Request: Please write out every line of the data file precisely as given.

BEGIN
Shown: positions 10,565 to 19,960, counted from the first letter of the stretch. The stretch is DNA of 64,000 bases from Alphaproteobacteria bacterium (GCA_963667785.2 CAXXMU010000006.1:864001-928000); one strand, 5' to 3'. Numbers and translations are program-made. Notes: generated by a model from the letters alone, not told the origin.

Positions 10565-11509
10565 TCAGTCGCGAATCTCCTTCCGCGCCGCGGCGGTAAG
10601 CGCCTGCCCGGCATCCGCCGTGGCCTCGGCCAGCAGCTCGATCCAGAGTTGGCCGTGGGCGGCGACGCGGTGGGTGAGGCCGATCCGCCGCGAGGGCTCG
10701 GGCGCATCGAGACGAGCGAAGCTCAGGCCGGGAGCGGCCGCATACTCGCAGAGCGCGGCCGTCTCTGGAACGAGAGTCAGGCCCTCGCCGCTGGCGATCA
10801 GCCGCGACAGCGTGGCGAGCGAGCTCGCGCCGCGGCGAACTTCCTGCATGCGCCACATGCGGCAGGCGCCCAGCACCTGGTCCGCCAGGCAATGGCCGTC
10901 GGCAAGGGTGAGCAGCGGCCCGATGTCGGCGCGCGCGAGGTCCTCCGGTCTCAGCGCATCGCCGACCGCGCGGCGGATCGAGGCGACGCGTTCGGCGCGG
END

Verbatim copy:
Shown: positions 10,565 to 19,960, counted from the first letter of the stretch. The stretch is DNA of 64,000 bases from Alphaproteobacteria bacterium (GCA_963667785.2 CAXXMU010000006.1:864001-928000); one strand, 5' to 3'. Numbers and translations are program-made. Notes: generated by a model from the letters alone, not told the origin.

Positions 10565-11509
10565 TCAGTCGCGAATCTCCTTCCGCGCCGCGGCGGTAAG
10601 CGCCTGCCCGGCATCCGCCGTGGCCTCGGCCAGCAGCTCGATCCAGAGTTGGCCGTGGGCGGCGACGCGGTGGGTGAGGCCGATCCGCCGCGAGGGCTCG
10701 GGCGCATCGAGACGAGCGAAGCTCAGGCCGGGAGCGGCCGCATACTCGCAGAGCGCGGCCGTCTCTGGAACGAGAGTCAGGCCCTCGCCGCTGGCGATCA
10801 GCCGCGACAGCGTGGCGAGCGAGCTCGCGCCGCGGCGAACTTCCTGCATGCGCCACATGCGGCAGGCGCCCAGCACCTGGTCCGCCAGGCAATGGCCGTC
10901 GGCAAGGGTGAGCAGCGGCCCGATGTCGGCGCGCGCGAGGTCCTCCGGTCTCAGCGCATCGCCGACCGCGCGGCGGATCGAGGCGACGCGTTCGGCGCGG